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   Magic Trick: The Table and Costume




Of very important assistance in Grand Conjuring are the specially prepared tables, of which one, two, or three will be used, according to the size of the room. These tables differ from ordinary ones, in the first place, by being considerably higher, their height being from 2ft. 10in. to 3ft. This is to render it unnecessary for the performer to stoop when taking anything from or placing anything upon the table, as the action would take away a great deal from an effective execution of many things. The next important difference (unknown, however, to the audience) is that the body of the table is a hollow box, of which that side which is unseen by the spectators is perfectly open, and is furthermore provided with a protruding shelf, technically called the servante. This shelf is one of the conjuror's most invaluable assistants. It is always at hand to receive any article which it is desirable to get rid of, and is a patient holder of others which it may be required, at a particular moment, to produce from an invisible source, but which are too large to be concealed about the person. This shelf should be about 5in. or 6in. broad, and should have the ends either rounded or cut off obliquely. If this is not done, the shelf will be noticed by persons standing or seated at the extreme sides of the auditorium. The edge should be furnished with a small raised beading, to prevent articles from falling off. The depth of the body of the table should not exceed 6in., or it will excite suspicion and remark. If the shelf is fitted to the body of the table by means of hinges, it will be found a great convenience. It will never become mislaid or knocked about, and so be either missing or useless when most required; and it also enables one to use the body of the table as a means for conveying the bulk of the conjuring apparatus. The legs should be made to screw on and off, so as to increase the portability of the whole; but see that the worm of the screw is long and deep, or the table will be unsteady.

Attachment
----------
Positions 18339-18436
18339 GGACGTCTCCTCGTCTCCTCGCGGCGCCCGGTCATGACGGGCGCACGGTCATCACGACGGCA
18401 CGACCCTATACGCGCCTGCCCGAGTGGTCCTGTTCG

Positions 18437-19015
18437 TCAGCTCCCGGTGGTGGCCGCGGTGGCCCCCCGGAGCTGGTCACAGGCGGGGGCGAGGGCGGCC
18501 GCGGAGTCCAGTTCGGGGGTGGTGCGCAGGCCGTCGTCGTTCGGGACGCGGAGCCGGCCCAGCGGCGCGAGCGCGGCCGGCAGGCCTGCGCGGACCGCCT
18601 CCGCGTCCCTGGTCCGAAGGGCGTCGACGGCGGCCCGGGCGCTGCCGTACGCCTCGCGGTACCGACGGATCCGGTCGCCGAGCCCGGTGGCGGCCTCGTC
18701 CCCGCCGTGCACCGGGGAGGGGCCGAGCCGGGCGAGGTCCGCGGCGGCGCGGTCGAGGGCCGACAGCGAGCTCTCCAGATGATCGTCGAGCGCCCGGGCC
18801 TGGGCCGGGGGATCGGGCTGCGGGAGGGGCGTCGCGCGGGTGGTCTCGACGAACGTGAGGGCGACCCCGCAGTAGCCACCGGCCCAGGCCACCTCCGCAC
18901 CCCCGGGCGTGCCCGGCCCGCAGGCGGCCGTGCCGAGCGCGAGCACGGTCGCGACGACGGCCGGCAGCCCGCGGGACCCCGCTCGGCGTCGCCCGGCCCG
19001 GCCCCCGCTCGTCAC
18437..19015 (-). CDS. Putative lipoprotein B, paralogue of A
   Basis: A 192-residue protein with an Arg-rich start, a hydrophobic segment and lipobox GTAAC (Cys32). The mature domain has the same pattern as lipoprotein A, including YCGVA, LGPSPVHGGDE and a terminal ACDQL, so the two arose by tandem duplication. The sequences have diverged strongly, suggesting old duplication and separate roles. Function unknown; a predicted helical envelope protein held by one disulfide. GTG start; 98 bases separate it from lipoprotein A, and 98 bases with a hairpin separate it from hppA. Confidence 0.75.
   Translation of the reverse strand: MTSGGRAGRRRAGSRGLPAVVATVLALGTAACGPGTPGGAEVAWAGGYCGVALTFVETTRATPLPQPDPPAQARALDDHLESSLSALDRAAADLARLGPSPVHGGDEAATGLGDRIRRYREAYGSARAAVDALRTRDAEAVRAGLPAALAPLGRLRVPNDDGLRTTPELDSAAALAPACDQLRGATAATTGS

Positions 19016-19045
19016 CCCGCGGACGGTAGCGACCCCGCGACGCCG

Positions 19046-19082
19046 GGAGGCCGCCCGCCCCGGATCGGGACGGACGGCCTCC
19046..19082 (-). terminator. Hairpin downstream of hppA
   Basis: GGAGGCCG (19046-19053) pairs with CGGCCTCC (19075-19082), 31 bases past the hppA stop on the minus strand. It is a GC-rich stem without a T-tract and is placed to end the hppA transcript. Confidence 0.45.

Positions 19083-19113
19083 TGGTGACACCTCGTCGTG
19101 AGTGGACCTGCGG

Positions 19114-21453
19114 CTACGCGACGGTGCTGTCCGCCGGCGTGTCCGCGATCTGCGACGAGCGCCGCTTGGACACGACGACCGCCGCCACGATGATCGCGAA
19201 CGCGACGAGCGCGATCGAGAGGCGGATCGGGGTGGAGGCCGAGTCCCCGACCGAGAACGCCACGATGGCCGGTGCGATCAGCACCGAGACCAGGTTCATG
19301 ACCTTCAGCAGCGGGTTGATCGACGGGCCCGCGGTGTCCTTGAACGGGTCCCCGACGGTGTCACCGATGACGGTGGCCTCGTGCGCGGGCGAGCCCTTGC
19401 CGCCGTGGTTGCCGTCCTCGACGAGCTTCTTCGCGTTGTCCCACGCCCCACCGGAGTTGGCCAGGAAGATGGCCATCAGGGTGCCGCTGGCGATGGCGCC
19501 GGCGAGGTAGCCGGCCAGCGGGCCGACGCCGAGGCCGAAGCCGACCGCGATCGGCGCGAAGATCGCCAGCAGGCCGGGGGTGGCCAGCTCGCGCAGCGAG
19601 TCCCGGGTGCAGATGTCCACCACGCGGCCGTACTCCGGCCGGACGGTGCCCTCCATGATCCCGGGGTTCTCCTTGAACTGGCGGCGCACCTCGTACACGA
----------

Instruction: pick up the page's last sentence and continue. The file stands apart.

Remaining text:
But, if the back of the table is mysterious, the top of it is still more so. For the speedy, easy, and completé vanishing of objects, particularly solids, it has been found convenient to fit the tops of tables with spring traps, which, yielding to certain pressure, resume their position when it is removed. Judiciously used, these traps are very useful, and the results attained by their use are most bewildering. In a table 36in. by 18in. (a very convenient size) there should be a round trap, 3½in. to 4in. in diameter, in each front corner, and an oblong trap, 9in. by 5in., in the centre. These traps are made of zinc; but I would recommend no one to attempt manufacturing them at home whilst they can be purchased so reasonably at conjuring trick repositories. I would certainly recommend having the table itself made, under personal supervision, by a carpenter, who will let the traps into the top of the table. The ordinary price for a 4in. trap is about 7s. 6d. There are many elaborate mechanical traps devised for changing articles, but I have never found them of much assistance in the hands of amateurs, so cannot conscientiously recommend them. There are also several methods for arranging piston rods, which work up and down by means of a string drawn by a confederate at the side or rear, or by electricity. But such assistance is so seldom required by the amateur conjuror, that I cannot recommend him to encumber his table with more than three traps. Everything beyond this he will find an unnecessary expense. The amateur will also find that his sphere will be continually changed, one day performing at this friend's house and the next day at another's. Hence he will be unable to produce the results which are attainable only by those who, like professional conjurors, have sole dominion over their stage and its surroundings at all times. As this is written solely for the edification of amateurs, and not for the purpose of training up professionals, I shall not launch out into descriptions of things impossible to the great majority.